Done by the father. Each, or good or bad,
Of his own actions reaps the due reward.
The parents' blessing, not their curse, descends.
0. Methinks their blessing did not lead us here.
P. It was at least the mighty Gods’ decree.
0. It is then their decree which doth destroy us.
P. Perform what they command, and wait the

event.
289. Sweet fountain, once again I visit thee;

And thou art flowing on, and fresh’ning still
The green moss, and the flowers that bend to thee
Modestly ; with a soft, unboastful murmur,

Rejoicing at the blessings that thou bearest. )
Pure, stainless, thou art flowing on: the stars
Make thee their mirror, and the moonlight beams
Course one another o'er thy silver bosom ;
And yet thy flowing is through fields of blood,
And armed men their hot and wearied brows

Slake with thy limpid and perennial coolness. 290. B. The King at Chinon holds his little court;

He cannot keep the field for want of men.
Of what avail is courage in the chief,
When pallid terror seizes all the host?
A sudden panic, as if sent from God,
Unnerves the courage of the strongest men.
In vain the summons of the king resounds;
As, when the howling of the wolf is heard,
The sheep in terror gather side by side,
So Frenchmen, careless of their ancient fame,

Seek only now the shelter of the towns. 291. His spirit 'tis that calls me: 'tis the troop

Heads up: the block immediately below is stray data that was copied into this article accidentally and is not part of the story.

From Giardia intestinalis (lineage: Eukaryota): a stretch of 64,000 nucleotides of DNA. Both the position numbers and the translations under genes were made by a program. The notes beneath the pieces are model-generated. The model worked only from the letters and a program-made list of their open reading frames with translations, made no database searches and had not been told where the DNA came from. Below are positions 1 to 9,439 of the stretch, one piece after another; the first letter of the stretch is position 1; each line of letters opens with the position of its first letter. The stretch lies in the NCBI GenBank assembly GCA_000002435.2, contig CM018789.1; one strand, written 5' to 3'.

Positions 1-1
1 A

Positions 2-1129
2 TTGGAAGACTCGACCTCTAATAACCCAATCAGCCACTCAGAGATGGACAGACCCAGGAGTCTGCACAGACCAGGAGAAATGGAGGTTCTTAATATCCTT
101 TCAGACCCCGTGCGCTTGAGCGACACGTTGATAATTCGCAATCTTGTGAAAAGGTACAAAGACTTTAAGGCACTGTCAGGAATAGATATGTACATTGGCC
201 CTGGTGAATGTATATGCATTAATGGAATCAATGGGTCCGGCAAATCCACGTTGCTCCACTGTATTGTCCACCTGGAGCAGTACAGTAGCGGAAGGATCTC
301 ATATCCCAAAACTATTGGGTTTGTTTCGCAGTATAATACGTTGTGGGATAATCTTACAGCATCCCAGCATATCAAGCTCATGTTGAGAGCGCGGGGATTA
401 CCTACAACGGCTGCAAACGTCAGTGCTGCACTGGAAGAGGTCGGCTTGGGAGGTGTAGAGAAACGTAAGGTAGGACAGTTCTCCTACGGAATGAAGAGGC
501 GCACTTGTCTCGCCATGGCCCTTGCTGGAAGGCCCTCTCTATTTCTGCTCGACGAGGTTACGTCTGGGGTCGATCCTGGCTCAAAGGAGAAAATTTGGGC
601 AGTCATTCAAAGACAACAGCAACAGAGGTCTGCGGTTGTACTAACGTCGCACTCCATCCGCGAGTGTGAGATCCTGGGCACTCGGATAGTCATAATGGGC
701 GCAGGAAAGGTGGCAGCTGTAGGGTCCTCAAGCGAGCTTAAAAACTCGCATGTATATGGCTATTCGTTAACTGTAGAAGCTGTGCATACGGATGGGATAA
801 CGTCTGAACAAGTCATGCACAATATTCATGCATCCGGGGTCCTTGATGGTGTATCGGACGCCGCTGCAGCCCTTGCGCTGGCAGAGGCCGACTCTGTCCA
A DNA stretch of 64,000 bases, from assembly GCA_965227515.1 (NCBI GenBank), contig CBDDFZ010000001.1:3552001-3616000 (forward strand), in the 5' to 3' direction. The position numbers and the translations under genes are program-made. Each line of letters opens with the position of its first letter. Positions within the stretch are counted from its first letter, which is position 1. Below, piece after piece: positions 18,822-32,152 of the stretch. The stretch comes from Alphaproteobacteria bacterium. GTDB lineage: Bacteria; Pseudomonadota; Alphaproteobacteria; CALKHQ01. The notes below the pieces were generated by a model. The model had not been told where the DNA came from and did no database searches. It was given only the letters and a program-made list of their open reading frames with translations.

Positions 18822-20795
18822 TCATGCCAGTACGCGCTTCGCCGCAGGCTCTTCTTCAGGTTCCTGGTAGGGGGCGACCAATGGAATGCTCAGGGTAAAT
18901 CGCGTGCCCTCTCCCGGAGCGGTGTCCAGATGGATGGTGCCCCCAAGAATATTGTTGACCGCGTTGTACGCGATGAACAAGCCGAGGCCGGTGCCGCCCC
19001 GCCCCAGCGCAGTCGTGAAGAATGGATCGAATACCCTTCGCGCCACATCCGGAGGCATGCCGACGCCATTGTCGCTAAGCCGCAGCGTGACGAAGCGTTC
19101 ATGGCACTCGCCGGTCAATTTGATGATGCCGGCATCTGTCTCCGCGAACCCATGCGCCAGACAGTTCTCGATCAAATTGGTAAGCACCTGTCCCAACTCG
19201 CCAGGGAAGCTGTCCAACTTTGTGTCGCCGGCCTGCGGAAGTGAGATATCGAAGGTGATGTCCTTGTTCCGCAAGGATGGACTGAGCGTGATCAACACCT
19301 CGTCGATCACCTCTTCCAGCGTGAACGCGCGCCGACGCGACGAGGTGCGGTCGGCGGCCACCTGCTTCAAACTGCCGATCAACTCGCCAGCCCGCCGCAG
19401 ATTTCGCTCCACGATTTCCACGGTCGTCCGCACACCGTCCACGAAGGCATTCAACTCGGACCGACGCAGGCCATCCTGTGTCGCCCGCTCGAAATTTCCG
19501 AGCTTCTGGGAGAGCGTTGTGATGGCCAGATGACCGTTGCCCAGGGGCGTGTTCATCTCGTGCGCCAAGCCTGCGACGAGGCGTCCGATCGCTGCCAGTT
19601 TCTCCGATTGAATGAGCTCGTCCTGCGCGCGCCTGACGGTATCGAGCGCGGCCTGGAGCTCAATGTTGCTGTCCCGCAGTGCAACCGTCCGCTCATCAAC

Of his true followers, who offer'd up
Themselves to avenge his death : and they accuse

me
Of an ignoble loitering; they would not
Forsake their leader even in death ; they died for

him!
And shall I live ? -
For me too was that laurel-garland twin'd
That decks his bier. Life is an empty casket:
I throw it from me. Oh! my only hope !
To die beneath the hoofs of trampling steeds -

That is the lot of heroes upon earth! 292. I. Me hast thou summon’d? wherefore art thou

here?
T. Wherefore delay the sacrifice ? inform me.
I. I have acquainted Arkas with the reasons.

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T. From thee I wish to hear them more at large.
I. The goddess for reflection grants thee time.
T. To thee this time seems also opportune.
1. If to this cruel deed thy heart is steeld,
Thou should'st not come. A king who meditātes

A deed inhuman, may find slaves enow.
293. Father, we must not let you here condemn;

Not, were the day less joyful: recollect,
We have no wicked here ; no king to judge.
Poseidon, we have heard, with bitter rage
Lashes his foaming steeds against the skies,
And, laughing with loud yell at winged fire,